The multibeam mapping system operated from Okeanos led to the 2013 discovery of the unnamed seamount the ROVs explored on 30 September. Data gathered during Okeanos cruises also could be used to further investigations by researchers at NOAA, the Bureau of Ocean and Energy Management, the U.S. Geological Survey, and elsewhere, which could lead to improved natural resource management and better understanding of concerns ranging from offshore oil and gas exploration to fisheries management to marine hazards.
“It is the lack of information that drives us as opposed to information we already have and are then trying to build on it,” McDonough said. “We often refer to [ocean exploration] as establishing a sense of place in the ocean, going to areas we know nothing about, trying to do the best job we can to comprehensively characterize them,” he added. “What excites me is all those blank areas on the map. It is really the unknown areas.”
The information gathered through the mission “is open to everybody,” according to McDonough. The goal is to get that information broadly disseminated for use by multiple parties and in “the downstream debate that should occur,” he said. You put the information out there “and then allow the community to respond to that information to make the best use of it.”
The Paired ROV System
“What we do is we open our eyes really wide, right, and we go out and look around, just like Lewis and Clark did, and we come back and we tell people what we found,” explained Dave Lovalvo, project manager for OER’s Deep Submergence Group. ”We try very hard not to go out with a preconceived notion of what we are going to find.”
Lovalvo, whose group designed, built, and operates Okeanos’s ROVs, said that the ROV technology “represents the ability to go anywhere in the world and go very deep, but you can do that and share the experience with everybody.” He said that with Okeanos’s dual-ROV system tied into the ship’s Very Small Aperture Terminal dish array, which is used to transmit data, the feed “can be looked at by a person with their iPhone with a 4-, 5-, or 6-second delay anywhere in the world.”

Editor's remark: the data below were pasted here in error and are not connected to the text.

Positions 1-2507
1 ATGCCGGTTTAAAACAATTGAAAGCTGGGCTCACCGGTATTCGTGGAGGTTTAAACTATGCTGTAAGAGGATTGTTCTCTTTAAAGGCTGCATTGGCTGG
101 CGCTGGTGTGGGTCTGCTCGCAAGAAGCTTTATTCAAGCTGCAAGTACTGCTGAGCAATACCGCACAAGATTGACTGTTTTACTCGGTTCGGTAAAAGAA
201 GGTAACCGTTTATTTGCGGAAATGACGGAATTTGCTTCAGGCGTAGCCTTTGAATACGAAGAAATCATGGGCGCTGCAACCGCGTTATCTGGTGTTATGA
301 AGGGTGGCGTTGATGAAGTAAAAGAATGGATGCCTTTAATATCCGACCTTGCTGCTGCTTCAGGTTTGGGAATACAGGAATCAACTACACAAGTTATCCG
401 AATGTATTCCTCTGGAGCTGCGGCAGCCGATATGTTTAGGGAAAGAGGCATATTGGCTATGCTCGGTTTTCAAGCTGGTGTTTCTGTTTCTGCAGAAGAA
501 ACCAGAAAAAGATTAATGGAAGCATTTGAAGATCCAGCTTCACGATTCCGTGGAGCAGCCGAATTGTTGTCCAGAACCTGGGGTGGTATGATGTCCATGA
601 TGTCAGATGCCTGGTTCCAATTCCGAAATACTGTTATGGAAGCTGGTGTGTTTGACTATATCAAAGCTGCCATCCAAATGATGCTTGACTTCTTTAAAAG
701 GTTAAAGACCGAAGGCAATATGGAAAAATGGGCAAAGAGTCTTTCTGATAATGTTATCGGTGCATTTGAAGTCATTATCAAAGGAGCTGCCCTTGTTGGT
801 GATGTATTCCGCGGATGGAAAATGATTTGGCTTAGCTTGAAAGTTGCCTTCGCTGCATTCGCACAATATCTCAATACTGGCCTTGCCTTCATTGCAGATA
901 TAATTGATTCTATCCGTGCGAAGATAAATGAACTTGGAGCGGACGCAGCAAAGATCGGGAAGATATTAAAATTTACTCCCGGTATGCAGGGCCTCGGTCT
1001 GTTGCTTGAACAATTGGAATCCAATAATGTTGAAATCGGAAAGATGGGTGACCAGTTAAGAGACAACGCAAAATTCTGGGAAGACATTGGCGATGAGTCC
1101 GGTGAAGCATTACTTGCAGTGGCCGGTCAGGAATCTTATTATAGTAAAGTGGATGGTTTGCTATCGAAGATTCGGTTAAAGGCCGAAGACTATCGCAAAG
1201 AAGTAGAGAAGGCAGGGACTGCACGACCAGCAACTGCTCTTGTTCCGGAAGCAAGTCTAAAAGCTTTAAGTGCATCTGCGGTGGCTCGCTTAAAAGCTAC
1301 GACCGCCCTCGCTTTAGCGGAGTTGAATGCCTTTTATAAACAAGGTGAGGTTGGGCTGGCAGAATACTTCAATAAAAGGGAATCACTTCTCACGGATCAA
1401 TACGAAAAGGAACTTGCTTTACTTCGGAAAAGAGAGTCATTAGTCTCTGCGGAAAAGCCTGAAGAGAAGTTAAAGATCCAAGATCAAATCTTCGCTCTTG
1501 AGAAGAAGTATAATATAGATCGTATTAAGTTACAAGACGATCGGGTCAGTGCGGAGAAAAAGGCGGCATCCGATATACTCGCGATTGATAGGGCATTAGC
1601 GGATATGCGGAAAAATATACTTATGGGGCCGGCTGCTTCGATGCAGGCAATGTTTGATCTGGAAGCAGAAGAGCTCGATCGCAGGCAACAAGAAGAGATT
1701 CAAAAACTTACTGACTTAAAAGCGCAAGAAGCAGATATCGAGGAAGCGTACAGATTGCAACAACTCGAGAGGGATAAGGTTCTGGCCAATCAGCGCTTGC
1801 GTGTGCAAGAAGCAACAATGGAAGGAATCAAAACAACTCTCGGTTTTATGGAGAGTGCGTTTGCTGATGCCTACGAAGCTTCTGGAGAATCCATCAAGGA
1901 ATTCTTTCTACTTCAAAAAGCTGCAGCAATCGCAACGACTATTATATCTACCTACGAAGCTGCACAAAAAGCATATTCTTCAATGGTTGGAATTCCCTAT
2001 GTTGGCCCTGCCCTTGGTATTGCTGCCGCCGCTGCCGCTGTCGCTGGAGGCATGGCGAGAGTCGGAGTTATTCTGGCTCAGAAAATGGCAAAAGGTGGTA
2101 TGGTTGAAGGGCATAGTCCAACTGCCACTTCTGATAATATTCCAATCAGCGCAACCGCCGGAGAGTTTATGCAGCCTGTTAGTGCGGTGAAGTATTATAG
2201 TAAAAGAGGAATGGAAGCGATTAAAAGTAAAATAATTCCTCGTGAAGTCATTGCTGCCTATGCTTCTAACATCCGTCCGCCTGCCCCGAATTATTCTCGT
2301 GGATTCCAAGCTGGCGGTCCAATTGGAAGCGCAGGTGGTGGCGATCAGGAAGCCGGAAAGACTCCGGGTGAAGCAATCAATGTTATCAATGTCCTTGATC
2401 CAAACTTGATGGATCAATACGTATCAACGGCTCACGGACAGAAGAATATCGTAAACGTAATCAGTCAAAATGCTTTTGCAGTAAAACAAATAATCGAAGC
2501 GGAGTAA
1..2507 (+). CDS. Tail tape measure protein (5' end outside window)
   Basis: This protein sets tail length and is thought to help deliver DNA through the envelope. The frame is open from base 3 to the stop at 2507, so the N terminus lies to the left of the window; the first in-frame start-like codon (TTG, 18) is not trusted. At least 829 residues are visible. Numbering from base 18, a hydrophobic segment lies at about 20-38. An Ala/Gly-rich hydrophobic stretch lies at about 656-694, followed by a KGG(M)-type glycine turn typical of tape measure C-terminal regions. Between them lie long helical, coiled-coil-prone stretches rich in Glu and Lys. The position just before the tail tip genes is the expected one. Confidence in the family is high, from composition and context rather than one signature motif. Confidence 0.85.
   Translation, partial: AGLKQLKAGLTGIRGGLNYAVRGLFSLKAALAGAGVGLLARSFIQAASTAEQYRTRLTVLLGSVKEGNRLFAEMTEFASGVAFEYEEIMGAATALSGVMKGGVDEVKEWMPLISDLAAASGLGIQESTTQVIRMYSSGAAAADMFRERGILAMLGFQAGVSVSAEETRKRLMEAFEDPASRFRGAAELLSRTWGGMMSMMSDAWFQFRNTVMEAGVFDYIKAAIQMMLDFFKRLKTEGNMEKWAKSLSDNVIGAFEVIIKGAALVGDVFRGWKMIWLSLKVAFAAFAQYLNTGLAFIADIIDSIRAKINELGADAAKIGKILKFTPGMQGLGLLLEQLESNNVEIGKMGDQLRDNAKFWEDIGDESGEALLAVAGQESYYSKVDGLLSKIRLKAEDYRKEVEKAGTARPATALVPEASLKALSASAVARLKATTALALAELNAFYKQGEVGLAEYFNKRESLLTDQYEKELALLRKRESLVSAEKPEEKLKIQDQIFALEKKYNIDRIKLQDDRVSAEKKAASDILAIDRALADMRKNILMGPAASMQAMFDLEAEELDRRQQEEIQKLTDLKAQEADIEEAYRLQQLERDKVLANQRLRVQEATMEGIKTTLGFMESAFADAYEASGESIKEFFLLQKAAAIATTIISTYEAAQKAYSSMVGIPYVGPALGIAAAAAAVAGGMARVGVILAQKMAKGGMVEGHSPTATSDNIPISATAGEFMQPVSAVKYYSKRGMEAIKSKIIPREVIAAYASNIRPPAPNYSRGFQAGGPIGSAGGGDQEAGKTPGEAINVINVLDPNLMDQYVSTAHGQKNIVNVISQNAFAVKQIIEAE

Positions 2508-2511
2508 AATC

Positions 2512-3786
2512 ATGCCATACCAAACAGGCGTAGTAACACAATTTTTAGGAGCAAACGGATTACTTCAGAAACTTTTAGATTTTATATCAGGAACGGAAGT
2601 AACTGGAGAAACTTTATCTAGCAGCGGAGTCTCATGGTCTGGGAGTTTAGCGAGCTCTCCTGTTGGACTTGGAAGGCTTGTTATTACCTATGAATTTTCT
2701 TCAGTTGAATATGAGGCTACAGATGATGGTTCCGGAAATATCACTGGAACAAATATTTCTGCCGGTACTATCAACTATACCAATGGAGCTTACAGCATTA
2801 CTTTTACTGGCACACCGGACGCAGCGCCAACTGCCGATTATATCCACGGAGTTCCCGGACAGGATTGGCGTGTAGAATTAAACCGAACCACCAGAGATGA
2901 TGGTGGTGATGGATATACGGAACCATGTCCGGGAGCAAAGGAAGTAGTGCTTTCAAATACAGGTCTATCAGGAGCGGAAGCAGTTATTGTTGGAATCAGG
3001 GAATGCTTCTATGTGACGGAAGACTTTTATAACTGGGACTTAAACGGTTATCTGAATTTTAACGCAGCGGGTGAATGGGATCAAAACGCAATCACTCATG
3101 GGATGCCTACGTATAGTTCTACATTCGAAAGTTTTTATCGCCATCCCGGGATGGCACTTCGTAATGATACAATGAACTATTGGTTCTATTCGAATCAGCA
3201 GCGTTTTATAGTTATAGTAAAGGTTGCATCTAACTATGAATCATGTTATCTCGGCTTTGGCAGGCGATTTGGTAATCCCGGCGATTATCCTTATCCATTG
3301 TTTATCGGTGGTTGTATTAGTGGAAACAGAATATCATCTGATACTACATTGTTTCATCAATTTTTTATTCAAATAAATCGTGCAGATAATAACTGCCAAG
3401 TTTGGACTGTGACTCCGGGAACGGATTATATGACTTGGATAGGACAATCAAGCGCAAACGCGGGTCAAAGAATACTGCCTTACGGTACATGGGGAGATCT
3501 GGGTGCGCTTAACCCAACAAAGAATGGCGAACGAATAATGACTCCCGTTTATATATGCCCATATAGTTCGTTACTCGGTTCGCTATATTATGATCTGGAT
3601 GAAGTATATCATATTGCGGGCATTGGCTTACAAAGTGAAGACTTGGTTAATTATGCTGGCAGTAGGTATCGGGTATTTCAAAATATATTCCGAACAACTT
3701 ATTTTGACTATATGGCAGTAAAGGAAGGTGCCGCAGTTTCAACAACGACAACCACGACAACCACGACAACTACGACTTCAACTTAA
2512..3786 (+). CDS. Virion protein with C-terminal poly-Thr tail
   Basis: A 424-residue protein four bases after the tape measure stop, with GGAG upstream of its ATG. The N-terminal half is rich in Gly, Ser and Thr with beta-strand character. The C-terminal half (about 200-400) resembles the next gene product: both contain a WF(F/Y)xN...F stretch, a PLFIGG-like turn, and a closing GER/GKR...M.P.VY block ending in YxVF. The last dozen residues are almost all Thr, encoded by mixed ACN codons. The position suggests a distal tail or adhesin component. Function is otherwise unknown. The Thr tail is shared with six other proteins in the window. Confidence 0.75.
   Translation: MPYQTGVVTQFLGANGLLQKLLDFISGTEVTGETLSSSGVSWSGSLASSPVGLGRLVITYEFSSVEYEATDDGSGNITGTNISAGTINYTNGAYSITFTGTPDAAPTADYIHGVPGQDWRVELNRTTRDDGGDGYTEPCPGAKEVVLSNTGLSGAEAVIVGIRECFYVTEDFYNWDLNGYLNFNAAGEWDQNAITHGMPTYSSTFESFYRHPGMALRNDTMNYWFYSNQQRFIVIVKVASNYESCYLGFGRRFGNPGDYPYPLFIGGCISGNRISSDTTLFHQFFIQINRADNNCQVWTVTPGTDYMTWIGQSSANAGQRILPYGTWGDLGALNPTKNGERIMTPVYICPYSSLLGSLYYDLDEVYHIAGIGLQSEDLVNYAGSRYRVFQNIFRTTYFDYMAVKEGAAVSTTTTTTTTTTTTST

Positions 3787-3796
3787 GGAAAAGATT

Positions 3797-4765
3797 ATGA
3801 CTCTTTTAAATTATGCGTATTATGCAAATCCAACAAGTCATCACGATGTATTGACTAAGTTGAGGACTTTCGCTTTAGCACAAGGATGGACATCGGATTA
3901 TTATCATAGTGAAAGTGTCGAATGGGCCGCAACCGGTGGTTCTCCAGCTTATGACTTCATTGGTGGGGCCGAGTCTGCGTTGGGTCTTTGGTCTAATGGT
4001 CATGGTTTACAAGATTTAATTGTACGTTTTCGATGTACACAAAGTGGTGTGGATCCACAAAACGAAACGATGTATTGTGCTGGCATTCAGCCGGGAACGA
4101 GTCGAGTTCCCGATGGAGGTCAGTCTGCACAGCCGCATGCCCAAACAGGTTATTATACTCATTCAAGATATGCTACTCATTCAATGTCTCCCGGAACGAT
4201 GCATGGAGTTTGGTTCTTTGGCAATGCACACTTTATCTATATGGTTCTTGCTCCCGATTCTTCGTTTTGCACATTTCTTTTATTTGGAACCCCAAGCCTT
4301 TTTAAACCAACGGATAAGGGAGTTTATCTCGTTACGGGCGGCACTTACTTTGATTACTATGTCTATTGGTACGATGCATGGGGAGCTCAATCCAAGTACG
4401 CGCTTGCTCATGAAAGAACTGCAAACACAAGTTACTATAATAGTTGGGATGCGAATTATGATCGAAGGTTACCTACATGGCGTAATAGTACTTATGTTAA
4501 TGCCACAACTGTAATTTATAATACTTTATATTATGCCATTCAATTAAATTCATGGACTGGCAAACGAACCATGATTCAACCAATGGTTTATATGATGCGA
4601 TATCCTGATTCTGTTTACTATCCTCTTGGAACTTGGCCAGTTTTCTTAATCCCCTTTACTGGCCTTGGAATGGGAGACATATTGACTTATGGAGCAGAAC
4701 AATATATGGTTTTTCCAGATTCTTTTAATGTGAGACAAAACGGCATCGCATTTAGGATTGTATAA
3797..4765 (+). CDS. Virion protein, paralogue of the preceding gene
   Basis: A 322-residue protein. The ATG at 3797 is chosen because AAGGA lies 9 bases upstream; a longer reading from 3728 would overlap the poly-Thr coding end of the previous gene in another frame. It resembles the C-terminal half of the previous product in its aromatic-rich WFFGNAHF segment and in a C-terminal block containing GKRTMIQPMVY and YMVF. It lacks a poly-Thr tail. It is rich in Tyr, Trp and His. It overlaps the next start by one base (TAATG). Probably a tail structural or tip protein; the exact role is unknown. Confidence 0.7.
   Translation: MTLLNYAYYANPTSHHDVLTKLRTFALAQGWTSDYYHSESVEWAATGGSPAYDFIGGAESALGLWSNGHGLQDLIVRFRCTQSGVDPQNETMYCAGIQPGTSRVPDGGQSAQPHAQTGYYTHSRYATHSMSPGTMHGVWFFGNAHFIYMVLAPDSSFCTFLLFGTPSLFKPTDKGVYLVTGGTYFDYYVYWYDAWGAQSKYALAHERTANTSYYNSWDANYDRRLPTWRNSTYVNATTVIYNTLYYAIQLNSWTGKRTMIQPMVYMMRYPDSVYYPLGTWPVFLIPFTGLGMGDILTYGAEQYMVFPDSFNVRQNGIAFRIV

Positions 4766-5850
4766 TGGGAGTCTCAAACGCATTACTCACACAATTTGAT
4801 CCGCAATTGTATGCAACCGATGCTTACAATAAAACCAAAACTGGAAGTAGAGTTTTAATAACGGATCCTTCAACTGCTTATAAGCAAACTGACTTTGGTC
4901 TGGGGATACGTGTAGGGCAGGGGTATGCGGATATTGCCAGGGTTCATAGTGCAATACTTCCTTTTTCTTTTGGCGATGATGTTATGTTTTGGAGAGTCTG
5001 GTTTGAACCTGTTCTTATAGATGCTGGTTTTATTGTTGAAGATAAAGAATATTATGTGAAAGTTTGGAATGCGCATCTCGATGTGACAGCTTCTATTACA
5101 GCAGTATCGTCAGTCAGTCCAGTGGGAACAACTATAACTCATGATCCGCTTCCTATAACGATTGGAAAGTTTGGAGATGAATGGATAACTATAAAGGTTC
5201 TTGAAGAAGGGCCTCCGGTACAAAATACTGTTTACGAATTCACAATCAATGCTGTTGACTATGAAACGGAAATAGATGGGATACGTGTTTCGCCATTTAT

The two ROVs move together in the water. Seirios—named after Sirius, the brightest star in the night sky—hovers near the larger D2 and provides information about D2 and what is around the ROVs as the vehicles collect video and data. Lovalvo said the system, which has an array of cameras and sensors, soon will be upgraded with more lighting and the ability to take small physical samples. However, Lovalvo said he would like to design and build sensors that could glean all the information with noninvasive sampling.
View From the Ship
France, the onboard biologist for the cruise, has studied deep-sea coral communities for several decades and previously has done research in the New England seamount area. “We have had a taste of what is out there, but there is so much more that hasn’t ever been seen, hasn’t been explored,” said France, an associate professor of biology at the University of Louisiana at Lafayette. “On a personal basis, you’ve got the whole mystery of the ocean thing going on. There is so much space here that nobody has ever been to before. We are on this cruise, and we are the first people to ever see it, and it can’t get much more exciting than that.”
He added, “It is so rare to get an opportunity to see these organisms that you study, alive and in such exquisite detail.” France said that “several years ago, it was impossible to dream” that such details could be viewed at such a fine scale at a depth of 2–3 kilometers.